Times change and we change. Most of us at one time or another become curious about other opportunities that might be a better fit. A new management position, whether in a different company within your field, or in a new field altogether, an informational interview should be your first step. This is an interview with someone who is in a management position that interests you. Through them, you can get invaluable information that would be impossible to get anywhere else. The reason is simple; most people enjoy talking about themselves and their jobs. Those who accept will be both flattered and helpful when asked.
Keys for informational interview success
- Never make the person feel that it's for a job interview. Emphasize that she/he is in a career that you are very interested in, and that you want to learn more about it.
- Make it clear that you will meet whenever is convenient to them, whether early, during lunch, or at the end of the day. Also make it clear that you'll only need a few minutes of their time, and that anything will be appreciated.
- Do your research before you go for the appointment. Make sure that you read as much as you can about the person's company and their industry.
- Make the interview as productive as possible by having your questions ready.
- Don't overstay your welcome.
- Never ask how much the person makes! If you can't find the information elsewhere, ask about general ranges but never specifics.
- Follow up with a thank you card. You'll be surprised at how effective this is.
Obtaining an informational interview
You can just call and ask; the worst anyone can say is "No". If you are uncomfortable about cold calling one of the managers of the industry segments, another option is to contact the program director of the nearest university or college that has a hospitality program. They will know many key people in the industry, and will usually be glad to offer suggestions on who to call. It's always better to ask for a specific person and have a referral.
Getting ready for the interview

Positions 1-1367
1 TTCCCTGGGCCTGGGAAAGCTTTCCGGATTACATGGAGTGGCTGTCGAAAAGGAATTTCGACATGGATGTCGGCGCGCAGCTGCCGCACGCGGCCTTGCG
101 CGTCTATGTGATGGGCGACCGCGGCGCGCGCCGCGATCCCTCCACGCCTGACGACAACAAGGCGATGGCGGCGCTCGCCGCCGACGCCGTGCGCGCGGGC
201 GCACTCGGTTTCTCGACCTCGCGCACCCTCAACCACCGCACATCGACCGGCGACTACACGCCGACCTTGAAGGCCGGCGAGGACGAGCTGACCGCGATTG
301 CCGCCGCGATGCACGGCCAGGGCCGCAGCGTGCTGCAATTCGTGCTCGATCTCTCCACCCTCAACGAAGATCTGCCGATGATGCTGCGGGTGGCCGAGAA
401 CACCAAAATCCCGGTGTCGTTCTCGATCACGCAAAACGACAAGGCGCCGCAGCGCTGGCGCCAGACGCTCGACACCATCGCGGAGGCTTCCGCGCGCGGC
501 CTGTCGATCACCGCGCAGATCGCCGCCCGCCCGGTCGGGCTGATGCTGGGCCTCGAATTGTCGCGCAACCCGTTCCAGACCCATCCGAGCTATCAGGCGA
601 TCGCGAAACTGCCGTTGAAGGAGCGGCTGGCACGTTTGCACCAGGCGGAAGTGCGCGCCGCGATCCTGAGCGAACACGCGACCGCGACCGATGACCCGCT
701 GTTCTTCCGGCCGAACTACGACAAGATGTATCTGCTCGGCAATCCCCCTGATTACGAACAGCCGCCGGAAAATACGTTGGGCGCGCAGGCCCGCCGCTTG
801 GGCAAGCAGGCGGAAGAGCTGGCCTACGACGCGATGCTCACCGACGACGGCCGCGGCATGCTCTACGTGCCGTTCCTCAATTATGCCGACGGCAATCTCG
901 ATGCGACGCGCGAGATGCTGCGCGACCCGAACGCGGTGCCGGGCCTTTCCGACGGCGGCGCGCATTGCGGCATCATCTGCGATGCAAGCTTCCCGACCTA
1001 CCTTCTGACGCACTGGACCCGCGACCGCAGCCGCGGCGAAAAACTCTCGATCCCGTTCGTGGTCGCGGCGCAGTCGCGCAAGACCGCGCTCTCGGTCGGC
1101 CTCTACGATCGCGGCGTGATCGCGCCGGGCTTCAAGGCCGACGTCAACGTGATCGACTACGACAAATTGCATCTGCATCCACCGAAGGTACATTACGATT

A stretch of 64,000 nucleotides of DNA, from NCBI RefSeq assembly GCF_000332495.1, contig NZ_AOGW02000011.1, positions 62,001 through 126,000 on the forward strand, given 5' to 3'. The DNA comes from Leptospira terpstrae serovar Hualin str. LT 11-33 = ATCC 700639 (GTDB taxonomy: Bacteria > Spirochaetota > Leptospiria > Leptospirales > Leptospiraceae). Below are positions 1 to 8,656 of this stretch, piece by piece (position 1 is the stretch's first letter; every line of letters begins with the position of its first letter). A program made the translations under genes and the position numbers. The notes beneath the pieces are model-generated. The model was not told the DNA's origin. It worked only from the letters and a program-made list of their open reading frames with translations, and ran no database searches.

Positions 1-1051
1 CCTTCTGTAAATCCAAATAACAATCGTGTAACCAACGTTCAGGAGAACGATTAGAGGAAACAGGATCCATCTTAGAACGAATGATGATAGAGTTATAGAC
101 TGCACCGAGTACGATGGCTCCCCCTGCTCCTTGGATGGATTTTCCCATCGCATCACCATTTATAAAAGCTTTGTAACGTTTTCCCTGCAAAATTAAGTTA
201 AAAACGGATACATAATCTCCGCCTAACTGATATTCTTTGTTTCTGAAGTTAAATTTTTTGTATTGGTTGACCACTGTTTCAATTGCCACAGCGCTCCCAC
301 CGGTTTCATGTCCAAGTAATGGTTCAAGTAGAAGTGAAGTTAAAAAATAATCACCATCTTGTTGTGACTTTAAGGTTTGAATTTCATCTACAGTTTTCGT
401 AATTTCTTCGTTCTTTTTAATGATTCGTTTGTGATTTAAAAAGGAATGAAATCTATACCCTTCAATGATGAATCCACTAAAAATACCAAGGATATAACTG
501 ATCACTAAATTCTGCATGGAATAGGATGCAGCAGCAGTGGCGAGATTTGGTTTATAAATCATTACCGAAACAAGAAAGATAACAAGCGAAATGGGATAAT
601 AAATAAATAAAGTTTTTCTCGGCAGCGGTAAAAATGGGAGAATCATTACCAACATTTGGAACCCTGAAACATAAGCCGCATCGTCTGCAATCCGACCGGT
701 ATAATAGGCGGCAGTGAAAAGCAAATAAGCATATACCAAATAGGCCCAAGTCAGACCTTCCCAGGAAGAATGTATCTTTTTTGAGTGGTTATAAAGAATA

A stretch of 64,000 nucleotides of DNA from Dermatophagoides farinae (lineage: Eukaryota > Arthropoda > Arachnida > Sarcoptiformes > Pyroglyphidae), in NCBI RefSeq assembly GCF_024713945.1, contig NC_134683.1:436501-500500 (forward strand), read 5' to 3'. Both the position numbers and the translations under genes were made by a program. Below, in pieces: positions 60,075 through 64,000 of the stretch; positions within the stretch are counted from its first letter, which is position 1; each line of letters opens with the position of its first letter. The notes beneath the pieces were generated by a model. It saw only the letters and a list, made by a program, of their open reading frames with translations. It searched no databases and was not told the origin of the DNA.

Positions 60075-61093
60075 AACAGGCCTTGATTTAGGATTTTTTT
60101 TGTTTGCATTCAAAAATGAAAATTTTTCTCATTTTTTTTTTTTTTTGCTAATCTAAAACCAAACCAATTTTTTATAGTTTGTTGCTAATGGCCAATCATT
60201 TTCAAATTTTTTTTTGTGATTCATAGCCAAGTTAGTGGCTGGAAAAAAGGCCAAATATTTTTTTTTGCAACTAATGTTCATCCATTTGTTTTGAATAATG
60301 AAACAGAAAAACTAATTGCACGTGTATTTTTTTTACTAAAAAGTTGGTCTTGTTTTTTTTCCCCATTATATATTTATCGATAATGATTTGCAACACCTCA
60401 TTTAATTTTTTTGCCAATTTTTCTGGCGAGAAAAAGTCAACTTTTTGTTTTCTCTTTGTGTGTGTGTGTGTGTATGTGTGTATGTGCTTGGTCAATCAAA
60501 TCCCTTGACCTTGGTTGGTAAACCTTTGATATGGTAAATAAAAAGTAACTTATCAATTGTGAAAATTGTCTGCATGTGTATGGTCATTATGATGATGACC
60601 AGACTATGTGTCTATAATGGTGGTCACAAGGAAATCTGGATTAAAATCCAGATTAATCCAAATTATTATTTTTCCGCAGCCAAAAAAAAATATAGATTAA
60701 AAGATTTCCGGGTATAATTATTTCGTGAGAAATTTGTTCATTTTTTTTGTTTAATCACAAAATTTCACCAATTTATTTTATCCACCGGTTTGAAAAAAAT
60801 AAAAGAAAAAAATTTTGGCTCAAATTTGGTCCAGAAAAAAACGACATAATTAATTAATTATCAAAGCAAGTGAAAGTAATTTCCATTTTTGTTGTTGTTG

Go to the company website and read it top to bottom. Search the major news sites, and financial sites such as www.hoovers.com for information on the company. Research trade magazines and industry periodicals at the nearest university or college with a restaurant program. Some of the biggest companies have books written about them, or about their founders; look these up whenever possible.
Before you go to the interview, reflect upon what you are looking for in your transition. For example, if working every weekend is a problem, ask specific questions regarding work schedules and particularly about weekends.
During the Interview
Dress sharp and arrive on time with notebook and pen. Open by offering thanks for the opportunity. Briefly (in two sentences) state your background and why you think you're interested in the industry. Remember, you're there to listen, NOT to sell yourself.
Here are some sample questions that can also be asked: What's the typical career path? What is a typical day-in-the-life like? What do you like best about this company/industry in general? What's the worst part? If you had to do it over, would you do anything different? Are there any clubs or organizations that I should join? What are some periodicals that I could read to learn more? Do you have any specific suggestions for me?
After the interview
Send a thank you note immediately. Don't forget this, or think that it's not important. A simple, quick note stating that you appreciated the interview will leave an excellent impression.
Many people find that an information interview can lead to new contacts, new friends, and even a new job. And if your interview doesn't lead to any of this, at the very least you'll come across as knowledgable when you do interview for a position in this industry or company.